Will Medicare Cover the Whole Cost of Breast Reduction for a Woman with Size G Breasts?

Hello, I am a 29 year old with medicare. I have disability and that is why I am covered by it. I have size G breasts that cause me a lot of issues. (Rashes/acne, back and neck problems and shoulder/posture problems-pain) I was wondering if medicare would cover a breast reduction for me and if there would be remaining costs. How does the surgery work as far as payment? Do I pay first then possibly get reimbursed? How much is the surgery on average? How do I go about asking and getting it? Thanks

Doctor Answers (5)

Medicare will cover breast reduction procedure

+1

Medicare will cover breast reduction procedures if you meet their guidelines.  Medicare does NOT pre authorize like other health insurance companies.  You will need to go to a plastic surgeon who knows the guidelines to assure coverage.  Your photos would indicate that you would benefit from this procedure.


Omaha Plastic Surgeon
5.0 out of 5 stars 45 reviews

Breast Reduction and Insurance Coverage?

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Thank you for the question and congratulations on your decision to proceed with breast reduction surgery. It is one of the most patient pleasing operations we perform.

Based on your description you may be a good candidate for breast reduction surgery. 
The best way to obtain insurance coverage for breast reduction surgery involves some “hoops” to jump through. The more documentation you have (for example, from your primary care doctor, physical therapist, chiropractor etc.) the better when it comes to obtaining insurance “authorization” for the procedure. 
This documentation and letter/pictures from your plastic surgeon will help you obtain authorization.

You may find that working with Medicare  that you will not be able to obtain “preauthorization”.

Make sure you're  working with a well-trained/experienced board-certified plastic surgeon.
 

Best wishes.

Tom J. Pousti, MD, FACS
San Diego Plastic Surgeon
5.0 out of 5 stars 710 reviews

Will insurance cover a breast reduction

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You should consult with a board certified plastic surgeon who can submit the appropriate authorization and photos needed to get approved. There is no guarantee that your case will be accepted, as this depends on your individual case (your size and your symptoms). Medicare reimbursement is not very good for plastic surgeons so it may be difficult to find a surgeon in network.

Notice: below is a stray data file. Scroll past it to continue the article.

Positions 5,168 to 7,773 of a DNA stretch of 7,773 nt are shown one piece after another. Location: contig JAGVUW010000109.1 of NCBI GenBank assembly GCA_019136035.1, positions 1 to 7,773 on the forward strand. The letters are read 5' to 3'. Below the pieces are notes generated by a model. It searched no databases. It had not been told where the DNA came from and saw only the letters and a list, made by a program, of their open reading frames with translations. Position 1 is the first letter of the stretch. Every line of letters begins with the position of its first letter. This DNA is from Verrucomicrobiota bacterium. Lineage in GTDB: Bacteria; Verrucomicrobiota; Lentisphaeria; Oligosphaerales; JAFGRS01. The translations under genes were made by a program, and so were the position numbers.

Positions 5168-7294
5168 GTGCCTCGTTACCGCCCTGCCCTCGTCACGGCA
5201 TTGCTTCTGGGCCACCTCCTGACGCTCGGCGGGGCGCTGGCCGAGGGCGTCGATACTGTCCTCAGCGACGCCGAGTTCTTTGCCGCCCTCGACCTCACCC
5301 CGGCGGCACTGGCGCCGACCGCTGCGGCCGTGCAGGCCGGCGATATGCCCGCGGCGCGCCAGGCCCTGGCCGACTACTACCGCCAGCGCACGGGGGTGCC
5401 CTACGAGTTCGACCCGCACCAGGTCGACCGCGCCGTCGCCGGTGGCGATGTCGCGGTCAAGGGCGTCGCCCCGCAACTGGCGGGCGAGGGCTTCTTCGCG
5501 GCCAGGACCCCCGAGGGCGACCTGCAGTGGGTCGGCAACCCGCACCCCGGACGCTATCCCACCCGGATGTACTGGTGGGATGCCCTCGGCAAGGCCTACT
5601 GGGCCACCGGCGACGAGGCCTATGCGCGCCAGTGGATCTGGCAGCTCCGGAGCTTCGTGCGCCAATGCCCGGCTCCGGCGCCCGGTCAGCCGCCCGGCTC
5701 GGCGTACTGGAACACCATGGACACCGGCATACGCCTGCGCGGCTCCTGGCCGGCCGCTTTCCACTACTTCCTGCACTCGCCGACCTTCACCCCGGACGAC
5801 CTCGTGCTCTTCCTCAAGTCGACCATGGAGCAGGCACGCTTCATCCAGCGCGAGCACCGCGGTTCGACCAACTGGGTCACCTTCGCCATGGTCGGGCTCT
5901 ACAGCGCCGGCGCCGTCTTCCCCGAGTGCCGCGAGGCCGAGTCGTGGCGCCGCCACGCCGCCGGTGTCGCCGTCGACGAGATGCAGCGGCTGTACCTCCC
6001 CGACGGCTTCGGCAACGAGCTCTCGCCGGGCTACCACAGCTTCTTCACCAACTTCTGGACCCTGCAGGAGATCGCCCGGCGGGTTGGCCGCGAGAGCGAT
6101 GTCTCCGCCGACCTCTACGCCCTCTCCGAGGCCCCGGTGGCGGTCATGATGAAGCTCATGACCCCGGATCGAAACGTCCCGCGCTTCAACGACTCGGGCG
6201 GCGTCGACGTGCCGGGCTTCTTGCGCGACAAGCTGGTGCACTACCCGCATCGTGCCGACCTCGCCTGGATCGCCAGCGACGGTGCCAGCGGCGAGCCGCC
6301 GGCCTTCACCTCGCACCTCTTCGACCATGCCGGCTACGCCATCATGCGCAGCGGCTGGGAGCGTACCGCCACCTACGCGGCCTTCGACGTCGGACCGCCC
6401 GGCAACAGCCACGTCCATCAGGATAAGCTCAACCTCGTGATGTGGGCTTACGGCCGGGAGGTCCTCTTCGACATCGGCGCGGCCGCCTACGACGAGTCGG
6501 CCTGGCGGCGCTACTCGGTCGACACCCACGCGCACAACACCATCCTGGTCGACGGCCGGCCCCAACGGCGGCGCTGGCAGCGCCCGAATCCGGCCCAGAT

Meet with a few plastic surgeons before you commit to surgery.

Best wishes,

Dr.Bruno

William Bruno, MD
Beverly Hills Plastic Surgeon
5.0 out of 5 stars 141 reviews

Breast Reduction and Medicare

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It would be hard to find a surgeon that would accept Medicare for a breast reduction surgery because Medicare's reimbursement is very low. You might try a teaching hospital that has a residency program in your state, sometimes they will do surgery at a reduced price or perhaps they might even accept Medicare. If you find a surgeon that will accept Medicare, usually  they will bill Medicare first after you have paid any deductible or co-payment that is due. Medicare usually only covers 80%. You might even contact Medicare and see if they might have a referral for you and let you know what costs if any you would be responsible for. The cost can vary greatly depending on your geographical area. As stated above the national average is about $7500.

Miguel Delgado, Jr., MD
San Francisco Plastic Surgeon
4.5 out of 5 stars 29 reviews

Breast reduction and medicare payment

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Depending on the individual case -size and weight of the breasts, amount to be removed, medicare may cover their portion of the sugical costs.  However, not all plastic surgeons accept medicare payments.  Most physicians' offices will let you know prior to the surgery what your costs will be.  Please check with your local plastic surgeon to find out what their payment policy is.

Vincent D. Lepore, MD
San Jose Plastic Surgeon
5.0 out of 5 stars 17 reviews

These answers are for educational purposes and should not be relied upon as a substitute for medical advice you may receive from your physician. If you have a medical emergency, please call 911. These answers do not constitute or initiate a patient/doctor relationship.